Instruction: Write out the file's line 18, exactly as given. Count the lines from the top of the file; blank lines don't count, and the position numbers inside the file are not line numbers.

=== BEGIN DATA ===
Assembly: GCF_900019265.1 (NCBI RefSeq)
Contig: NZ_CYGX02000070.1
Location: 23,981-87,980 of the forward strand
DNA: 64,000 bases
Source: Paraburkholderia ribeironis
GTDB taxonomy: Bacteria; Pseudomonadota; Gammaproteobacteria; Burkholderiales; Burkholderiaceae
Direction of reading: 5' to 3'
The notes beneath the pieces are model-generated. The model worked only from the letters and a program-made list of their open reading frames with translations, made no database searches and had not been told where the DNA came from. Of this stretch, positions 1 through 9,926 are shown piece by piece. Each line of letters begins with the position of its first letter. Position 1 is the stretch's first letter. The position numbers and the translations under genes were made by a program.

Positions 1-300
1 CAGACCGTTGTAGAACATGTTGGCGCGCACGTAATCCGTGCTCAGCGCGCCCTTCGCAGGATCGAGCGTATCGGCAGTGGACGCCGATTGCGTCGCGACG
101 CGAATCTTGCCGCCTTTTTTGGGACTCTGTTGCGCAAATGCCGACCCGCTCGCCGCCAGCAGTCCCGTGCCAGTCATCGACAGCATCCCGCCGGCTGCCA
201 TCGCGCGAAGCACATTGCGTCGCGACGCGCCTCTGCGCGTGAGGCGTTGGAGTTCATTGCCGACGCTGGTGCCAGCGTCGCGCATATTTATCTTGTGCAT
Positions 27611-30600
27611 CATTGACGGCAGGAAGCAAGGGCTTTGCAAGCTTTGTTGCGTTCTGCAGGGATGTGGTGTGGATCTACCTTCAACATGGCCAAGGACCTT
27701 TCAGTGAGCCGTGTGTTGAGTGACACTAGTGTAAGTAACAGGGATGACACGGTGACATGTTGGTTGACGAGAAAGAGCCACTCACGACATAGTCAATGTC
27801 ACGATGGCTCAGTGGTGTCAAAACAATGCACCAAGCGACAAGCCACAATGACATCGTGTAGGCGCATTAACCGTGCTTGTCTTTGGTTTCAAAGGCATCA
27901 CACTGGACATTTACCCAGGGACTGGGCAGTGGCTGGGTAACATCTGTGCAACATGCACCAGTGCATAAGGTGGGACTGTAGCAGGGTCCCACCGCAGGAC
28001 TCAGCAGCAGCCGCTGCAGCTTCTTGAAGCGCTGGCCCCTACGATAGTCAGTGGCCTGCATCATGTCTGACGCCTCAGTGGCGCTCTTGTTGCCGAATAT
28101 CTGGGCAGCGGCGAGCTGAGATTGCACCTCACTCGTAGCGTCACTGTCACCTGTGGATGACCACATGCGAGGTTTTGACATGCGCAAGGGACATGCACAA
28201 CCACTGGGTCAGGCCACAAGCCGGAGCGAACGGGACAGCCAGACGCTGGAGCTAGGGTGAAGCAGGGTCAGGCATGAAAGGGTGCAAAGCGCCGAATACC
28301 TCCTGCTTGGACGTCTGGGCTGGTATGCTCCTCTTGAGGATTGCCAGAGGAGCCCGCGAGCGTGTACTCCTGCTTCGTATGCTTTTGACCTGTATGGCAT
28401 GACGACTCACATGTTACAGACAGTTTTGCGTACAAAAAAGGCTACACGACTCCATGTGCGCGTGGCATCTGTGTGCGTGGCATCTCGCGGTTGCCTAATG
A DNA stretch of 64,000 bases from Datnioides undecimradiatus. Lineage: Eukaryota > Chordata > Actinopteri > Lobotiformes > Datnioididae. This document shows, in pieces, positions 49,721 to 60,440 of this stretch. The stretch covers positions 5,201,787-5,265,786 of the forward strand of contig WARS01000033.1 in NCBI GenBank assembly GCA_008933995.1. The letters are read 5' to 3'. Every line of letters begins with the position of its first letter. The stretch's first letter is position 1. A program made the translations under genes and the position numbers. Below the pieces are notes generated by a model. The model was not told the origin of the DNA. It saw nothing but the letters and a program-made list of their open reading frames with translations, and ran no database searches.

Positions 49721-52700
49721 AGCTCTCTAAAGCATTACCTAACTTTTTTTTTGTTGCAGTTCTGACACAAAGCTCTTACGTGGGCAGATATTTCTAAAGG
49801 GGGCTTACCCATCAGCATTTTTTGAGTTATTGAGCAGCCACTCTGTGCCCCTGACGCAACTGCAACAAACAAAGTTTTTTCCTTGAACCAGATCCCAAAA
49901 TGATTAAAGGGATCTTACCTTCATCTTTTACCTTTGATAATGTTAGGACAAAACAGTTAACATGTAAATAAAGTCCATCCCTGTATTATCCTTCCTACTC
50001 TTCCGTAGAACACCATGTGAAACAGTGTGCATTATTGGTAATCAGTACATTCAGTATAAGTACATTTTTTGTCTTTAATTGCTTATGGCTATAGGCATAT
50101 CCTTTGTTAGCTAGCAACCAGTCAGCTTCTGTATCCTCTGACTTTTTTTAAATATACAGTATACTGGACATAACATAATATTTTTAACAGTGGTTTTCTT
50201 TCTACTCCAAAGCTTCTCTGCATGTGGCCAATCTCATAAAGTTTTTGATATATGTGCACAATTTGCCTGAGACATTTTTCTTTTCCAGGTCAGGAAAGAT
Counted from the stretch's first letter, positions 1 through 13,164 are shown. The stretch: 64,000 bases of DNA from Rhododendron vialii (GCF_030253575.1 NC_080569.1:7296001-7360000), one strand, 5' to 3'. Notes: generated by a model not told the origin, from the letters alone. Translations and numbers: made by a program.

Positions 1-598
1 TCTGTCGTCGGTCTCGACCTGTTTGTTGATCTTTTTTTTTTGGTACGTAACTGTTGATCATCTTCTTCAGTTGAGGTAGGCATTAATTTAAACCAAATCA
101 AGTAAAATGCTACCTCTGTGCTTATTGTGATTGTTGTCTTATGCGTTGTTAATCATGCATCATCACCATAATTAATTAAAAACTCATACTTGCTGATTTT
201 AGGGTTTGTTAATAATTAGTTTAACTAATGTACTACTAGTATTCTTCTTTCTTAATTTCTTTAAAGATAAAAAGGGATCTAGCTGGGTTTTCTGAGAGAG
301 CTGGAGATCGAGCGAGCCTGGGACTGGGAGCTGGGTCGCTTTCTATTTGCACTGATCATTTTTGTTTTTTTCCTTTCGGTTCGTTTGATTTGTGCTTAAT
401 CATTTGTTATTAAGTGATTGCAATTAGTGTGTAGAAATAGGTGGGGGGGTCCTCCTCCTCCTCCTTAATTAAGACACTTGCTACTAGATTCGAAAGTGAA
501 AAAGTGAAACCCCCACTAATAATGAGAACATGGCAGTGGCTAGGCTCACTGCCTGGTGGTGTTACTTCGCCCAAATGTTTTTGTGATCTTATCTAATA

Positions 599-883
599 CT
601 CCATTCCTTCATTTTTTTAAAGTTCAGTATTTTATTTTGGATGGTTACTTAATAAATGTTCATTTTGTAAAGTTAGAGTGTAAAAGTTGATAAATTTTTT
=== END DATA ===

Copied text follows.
28001 TCAGCAGCAGCCGCTGCAGCTTCTTGAAGCGCTGGCCCCTACGATAGTCAGTGGCCTGCATCATGTCTGACGCCTCAGTGGCGCTCTTGTTGCCGAATAT